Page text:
Because the plaintiffs do not have any direct evidence of discrimination, they have used the familiar burden-shifting method established in McDonnell Douglas Corp. v. Green, 411 U.S. 792, 93 S.Ct. 1817, 36 L.Ed.2d 668 (1973).   To establish a prima facie case under McDonnell Douglas, the plaintiffs must prove, among other things, that similarly situated male or Caucasian employees were treated more favorably than they were treated.  Id. at 802, 93 S.Ct. 1817;  see also Bratton v. Roadway Package Sys., Inc., 77 F.3d 168, 176 (7th Cir.1996).   We agree with the district court that Patton and Branch have not met this burden and thus that their case fails at the prima facie stage.

The plaintiffs point to two males whom they believe were treated more favorably than they were treated.   The first is an African-American man who was charged in 1995 with sexual harassment, but was not demoted.   But there is no reason to equate sexual harassment allegations (whether proven or not) with allegations about mismanagement of the transportation system of the entire school district.   Furthermore, the individual in question was not even under the supervision of the same decision-maker.   See Timms v. Frank, 953 F.2d 281, 287 (7th Cir.1992).   The second proposed comparison is with a Caucasian man who served in management in the Department during the bus crisis, but who was not disciplined.   Plaintiffs have offered no evidence about what responsibility this man had for the bus crisis or whether others had found his performance wanting.   The fact that IPS did not demote either one of these people thus tells us nothing at all about disparate treatment of the plaintiffs on the basis of race or gender.

Patton and Branch also argue that IPS had a policy of returning an employee to her previous position when a demotion was imposed.   Thus, they argue, they suffered discrimination when they were demoted several steps down.   Under the alleged policy, Patton would have been demoted from Acting Director to Operations Manager, and Branch from Acting Operations Manager to Base Supervisor;instead, Patton received the lower job of Base Supervisor, and Branch was made a Route Manager.   Once again, they claim that the reason for the deviation in policy was their race and gender, but once again, they have failed to point to any other IPS employee, male or Caucasian, who received the allegedly “normal” treatment upon a demotion.

The plaintiffs never identified a Caucasian employee or a male employee who was in a supervisory position similar to that which either of them held, with similar responsibility for the bus crisis, who was not demoted to the same degree or discharged.   Patton was the Acting Director of Transportation-the head of the Department.   It is only logical that she and Branch, the person in the next highest position, would be forced to take the fall.   The plaintiffs argue quite passionately in their briefs that they were scapegoats in the fiasco and that Gilbert even admitted that he was going to blame them for the problems.   But why not?   They ran the Department, and it is hardly out of line for a higher level manager to hold subordinates to the satisfactory performance of a task.   Without some evidence that the obvious explanation is not the true one, plaintiffs are left with nothing.   It does not violate § 1981 or Title VII for Gilbert to make them “scapegoats” (or less pejoratively, hold them responsible), unless they were singled out because of their race or gender.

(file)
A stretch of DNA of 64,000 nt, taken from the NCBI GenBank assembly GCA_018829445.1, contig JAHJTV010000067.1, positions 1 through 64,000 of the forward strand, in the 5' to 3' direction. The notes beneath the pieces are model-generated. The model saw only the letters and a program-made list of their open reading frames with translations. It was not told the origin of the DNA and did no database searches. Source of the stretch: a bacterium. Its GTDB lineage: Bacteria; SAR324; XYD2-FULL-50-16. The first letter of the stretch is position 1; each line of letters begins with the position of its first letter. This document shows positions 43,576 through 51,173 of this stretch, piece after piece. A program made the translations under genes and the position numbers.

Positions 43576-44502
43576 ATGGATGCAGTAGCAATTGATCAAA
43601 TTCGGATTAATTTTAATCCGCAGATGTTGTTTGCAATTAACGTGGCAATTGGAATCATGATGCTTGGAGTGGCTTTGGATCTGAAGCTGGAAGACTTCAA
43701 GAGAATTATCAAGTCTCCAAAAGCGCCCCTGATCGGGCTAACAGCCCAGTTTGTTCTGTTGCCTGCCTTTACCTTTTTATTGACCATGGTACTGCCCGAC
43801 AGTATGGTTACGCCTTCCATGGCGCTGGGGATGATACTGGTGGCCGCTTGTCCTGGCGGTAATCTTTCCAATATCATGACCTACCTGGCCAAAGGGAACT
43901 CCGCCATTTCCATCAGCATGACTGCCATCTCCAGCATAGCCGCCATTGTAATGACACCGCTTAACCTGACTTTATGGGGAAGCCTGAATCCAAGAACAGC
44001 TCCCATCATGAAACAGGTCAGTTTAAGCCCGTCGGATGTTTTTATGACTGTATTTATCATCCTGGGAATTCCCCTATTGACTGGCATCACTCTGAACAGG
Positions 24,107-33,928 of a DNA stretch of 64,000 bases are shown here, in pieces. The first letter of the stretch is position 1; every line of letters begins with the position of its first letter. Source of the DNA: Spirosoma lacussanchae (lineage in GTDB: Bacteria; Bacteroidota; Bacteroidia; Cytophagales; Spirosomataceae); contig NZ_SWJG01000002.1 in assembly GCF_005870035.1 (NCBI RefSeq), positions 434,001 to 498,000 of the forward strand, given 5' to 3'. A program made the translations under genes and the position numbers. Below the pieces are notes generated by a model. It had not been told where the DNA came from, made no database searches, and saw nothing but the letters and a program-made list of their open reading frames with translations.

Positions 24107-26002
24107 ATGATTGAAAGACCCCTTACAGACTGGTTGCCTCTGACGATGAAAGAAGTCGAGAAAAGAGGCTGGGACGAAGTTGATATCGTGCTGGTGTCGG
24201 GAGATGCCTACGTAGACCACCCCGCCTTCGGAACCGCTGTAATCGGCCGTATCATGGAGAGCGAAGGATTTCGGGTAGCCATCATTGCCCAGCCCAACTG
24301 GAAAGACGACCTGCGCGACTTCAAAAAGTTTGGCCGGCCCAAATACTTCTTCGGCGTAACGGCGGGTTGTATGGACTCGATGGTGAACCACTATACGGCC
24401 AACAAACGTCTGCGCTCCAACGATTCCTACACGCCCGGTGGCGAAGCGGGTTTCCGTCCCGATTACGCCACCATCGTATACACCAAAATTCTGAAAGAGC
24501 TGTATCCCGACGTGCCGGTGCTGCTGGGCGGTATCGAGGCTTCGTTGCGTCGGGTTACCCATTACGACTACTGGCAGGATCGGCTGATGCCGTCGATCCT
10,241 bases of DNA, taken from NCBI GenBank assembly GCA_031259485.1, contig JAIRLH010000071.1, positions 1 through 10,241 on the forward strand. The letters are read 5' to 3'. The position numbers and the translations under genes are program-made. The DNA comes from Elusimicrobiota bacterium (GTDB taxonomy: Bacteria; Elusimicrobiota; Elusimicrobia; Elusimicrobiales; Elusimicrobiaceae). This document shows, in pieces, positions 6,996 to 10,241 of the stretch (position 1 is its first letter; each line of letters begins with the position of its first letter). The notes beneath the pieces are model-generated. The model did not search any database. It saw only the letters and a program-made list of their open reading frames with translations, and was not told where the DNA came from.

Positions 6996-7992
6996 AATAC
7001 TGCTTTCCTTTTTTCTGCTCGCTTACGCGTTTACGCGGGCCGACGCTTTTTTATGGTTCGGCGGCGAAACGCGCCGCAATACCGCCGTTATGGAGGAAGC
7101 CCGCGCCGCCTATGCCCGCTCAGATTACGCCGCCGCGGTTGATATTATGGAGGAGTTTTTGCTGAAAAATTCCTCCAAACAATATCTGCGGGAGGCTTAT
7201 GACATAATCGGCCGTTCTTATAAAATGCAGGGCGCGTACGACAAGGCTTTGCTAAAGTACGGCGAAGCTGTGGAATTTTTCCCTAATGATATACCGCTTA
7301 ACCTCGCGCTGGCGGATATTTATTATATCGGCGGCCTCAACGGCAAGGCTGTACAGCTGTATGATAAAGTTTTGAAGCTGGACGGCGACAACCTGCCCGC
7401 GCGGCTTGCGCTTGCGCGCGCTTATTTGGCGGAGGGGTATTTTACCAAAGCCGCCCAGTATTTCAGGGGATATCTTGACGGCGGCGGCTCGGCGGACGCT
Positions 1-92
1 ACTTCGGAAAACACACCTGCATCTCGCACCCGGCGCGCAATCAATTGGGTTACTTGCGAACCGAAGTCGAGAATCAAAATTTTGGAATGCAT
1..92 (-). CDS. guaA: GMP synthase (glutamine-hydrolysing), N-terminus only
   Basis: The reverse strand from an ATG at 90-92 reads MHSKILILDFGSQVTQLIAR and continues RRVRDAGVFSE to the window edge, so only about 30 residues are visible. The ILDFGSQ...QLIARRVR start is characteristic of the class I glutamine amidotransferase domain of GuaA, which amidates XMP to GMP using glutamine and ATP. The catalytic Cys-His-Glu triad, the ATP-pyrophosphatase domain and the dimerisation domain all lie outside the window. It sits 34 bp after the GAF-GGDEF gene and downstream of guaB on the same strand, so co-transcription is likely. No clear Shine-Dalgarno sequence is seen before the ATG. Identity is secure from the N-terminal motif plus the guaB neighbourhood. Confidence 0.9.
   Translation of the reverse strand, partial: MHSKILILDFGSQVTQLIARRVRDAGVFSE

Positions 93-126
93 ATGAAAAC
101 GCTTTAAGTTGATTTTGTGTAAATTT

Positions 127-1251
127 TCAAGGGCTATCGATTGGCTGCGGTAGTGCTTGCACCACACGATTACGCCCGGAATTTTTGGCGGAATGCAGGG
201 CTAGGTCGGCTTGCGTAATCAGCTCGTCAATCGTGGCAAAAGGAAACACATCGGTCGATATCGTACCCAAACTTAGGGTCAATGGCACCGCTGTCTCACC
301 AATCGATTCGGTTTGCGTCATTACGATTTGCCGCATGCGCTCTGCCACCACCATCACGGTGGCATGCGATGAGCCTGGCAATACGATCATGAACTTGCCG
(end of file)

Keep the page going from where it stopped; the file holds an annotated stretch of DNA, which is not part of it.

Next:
As a side note, even if the plaintiffs had established their prima facie case, IPS has shown that its restructuring decision was justified by legitimate, nondiscriminatory reasons.   See McDonnell Douglas, 411 U.S. at 802-03, 93 S.Ct. 1817.   The Mayflower consultants recommended that Patton and Branch be demoted because they were ill-equipped to deal with the crisis.   Patton and Branch have not offered any evidence that Mayflower was trumping up a story as a pretext for race or gender discrimination.   The broader picture also is devoid of evidence of pretext.   During the reorganization of the Department, eight individuals suffered adverse employment actions and seven were promoted.   Of the eight who suffered adverse employment actions, three were Caucasian males, two were African-American males, and three were African-American females.   Of the seven who were promoted, one was a Caucasian male, two were African-American males, one was a Caucasian female, and three were African-American females.   This evidence also tends to refute any allegations that Gilbert or the Board were using race or gender in making personnel decisions.